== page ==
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http://dx.doi.org/10.1080/10428194.2018.1563691DOI Listing
http://www.ncbi.nlm.nih.gov/pmc/articles/PMC6620162PMC
August 2019

Profiling of lymphoma from formalin-fixed paraffin-embedded tissue.

Semin Hematol 2019 01 28;56(1):46-51. Epub 2018 May 28.

Department of Laboratory Medicine and Pathology, Mayo Clinic Arizona, Phoenix, AZ.

Molecular profiling of lymphoma samples has contributed enormously to our understanding of disease biology leading to detailed descriptions of diagnostic categories. These studies have also helped the field to recognize different subtypes of disease, different diseases that share similar cellular pathway perturbations, different immune responses, and different prognostic groups. While nearly all of these discoveries were made using unfixed, snap-frozen materials, with few exceptions, clinical biopsy materials are comprised of formalin-fixed and paraffin-embedded (FFPE) tissues. Here, we describe the impact of molecular profiling on the field of lymphoma, the challenges associated with using FFPE tissues for downstream molecular diagnostic testing, the various molecular profiling techniques, and also provide an example of the clinical application of a molecular profiling test of lymphoma using FFPE tissues.
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http://dx.doi.org/10.1053/j.seminhematol.2018.05.003DOI Listing
January 2019

Genomic alterations important for the prognosis in patients with follicular lymphoma treated in SWOG study S0016.

Blood 2019 01 16;133(1):81-93. Epub 2018 Nov 16.

Fred Hutchinson Cancer Research Center, Seattle, WA.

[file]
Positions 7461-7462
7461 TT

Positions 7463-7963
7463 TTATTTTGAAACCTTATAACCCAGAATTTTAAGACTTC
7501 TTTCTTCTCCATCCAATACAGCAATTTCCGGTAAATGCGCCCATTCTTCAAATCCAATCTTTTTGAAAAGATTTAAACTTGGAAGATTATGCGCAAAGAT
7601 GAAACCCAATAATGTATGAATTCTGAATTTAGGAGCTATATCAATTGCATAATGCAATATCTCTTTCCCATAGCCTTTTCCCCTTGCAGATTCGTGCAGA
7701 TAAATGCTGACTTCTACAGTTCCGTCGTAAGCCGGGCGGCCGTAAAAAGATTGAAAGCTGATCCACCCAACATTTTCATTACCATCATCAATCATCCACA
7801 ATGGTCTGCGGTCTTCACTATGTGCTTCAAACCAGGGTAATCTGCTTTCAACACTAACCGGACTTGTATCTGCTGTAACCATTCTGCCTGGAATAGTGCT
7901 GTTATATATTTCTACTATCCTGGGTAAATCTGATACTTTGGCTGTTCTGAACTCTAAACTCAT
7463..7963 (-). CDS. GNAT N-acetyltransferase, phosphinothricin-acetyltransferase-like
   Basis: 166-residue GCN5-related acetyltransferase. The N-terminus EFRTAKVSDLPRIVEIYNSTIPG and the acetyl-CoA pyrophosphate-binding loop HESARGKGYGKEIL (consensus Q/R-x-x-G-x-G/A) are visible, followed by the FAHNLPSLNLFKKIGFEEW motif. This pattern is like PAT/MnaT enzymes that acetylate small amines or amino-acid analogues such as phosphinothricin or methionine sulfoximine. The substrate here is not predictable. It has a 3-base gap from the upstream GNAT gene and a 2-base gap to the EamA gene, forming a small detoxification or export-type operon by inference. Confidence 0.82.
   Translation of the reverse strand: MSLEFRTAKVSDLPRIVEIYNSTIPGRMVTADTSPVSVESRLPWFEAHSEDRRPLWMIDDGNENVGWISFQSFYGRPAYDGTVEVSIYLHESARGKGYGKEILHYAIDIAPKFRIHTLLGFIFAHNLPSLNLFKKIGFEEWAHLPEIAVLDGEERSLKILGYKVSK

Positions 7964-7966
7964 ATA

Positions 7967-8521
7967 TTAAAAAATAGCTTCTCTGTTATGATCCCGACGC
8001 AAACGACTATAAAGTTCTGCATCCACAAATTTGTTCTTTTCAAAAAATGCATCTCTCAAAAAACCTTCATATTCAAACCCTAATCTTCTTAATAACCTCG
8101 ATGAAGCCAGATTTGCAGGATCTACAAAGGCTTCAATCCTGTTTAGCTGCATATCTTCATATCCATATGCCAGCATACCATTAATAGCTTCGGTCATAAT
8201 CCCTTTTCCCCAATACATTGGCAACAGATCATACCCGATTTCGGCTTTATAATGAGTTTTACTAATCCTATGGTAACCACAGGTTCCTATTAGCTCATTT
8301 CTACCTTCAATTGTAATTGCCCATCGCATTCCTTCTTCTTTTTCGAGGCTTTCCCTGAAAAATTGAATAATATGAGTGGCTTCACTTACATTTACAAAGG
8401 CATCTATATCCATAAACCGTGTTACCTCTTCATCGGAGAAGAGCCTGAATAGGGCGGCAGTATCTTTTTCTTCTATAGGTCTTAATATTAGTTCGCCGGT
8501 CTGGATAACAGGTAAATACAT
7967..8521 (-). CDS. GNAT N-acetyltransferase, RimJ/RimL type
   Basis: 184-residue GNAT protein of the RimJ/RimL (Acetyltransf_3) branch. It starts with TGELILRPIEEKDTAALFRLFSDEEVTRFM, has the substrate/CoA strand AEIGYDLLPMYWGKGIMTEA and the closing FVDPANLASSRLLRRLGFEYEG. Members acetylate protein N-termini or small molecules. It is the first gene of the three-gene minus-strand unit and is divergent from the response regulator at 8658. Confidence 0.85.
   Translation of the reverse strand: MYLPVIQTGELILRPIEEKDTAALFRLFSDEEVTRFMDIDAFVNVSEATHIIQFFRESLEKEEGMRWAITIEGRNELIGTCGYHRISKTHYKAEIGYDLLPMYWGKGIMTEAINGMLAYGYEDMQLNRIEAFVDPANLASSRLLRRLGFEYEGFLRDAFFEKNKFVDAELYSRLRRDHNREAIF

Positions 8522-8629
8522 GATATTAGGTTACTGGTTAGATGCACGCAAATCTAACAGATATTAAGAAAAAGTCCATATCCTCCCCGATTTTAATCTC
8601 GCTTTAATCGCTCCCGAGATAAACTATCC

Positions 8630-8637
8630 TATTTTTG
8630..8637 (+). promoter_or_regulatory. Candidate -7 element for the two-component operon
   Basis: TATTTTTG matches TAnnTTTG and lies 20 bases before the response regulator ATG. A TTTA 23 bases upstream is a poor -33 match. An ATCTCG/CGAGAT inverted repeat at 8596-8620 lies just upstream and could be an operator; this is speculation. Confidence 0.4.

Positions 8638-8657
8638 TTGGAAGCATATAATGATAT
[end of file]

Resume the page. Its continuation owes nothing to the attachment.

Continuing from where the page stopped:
Although recent advances in molecular genetics have enabled improved risk classification of follicular lymphoma (FL) using, for example, the m7-FLIPI score, the impact on treatment has been limited. We aimed to assess the prognostic significance of copy-number aberrations (CNAs) and copy-neutral loss of heterozygosity (cnLOH) identified by chromosome genomic-array testing (CGAT) at FL diagnosis using prospectively collected clinical trial specimens from 255 patients enrolled in the SWOG study S0016. The impact of genomic aberrations was assessed for early progression (progressed or died within 2 years after registration), progression-free survival (PFS), and overall survival (OS). We showed that increased genomic complexity (ie, the total number of aberration calls) was associated with poor outcome in FL. Certain chromosome arms were critical for clinical outcome. Prognostic CNAs/cnLOH were identified: whereas early progression was correlated with 2p gain ( = .007; odds ratio [OR] = 2.55 [1.29, 5.03]) and 2p cnLOH ( = .005; OR = 10.9 [2.08, 57.2]), 2p gain specifically encompassing and predicted PFS ( = .01; hazard ratio = 1.80 [1.14, 2.68]) as well as OS ( = .005; 2.40 [1.30, 4.40]); (9p) deletion correlated with worse PFS ( = .004, 3.50 [1.51, 8.28]); whereas (16p) ( < .001; 6.70 [2.52, 17.58]) and (17p) ( < .001; 3.90 [1.85, 8.31]) deletion predicted worse OS. An independent cohort from the m7-FLIPI study was explored, and the prognostic significance of aberration count, and and / deletion were further validated. In conclusion, assessing genomic aberrations at FL diagnosis with CGAT improves risk stratification independent of known clinical parameters, and provides a framework for development of future rational targeted therapies.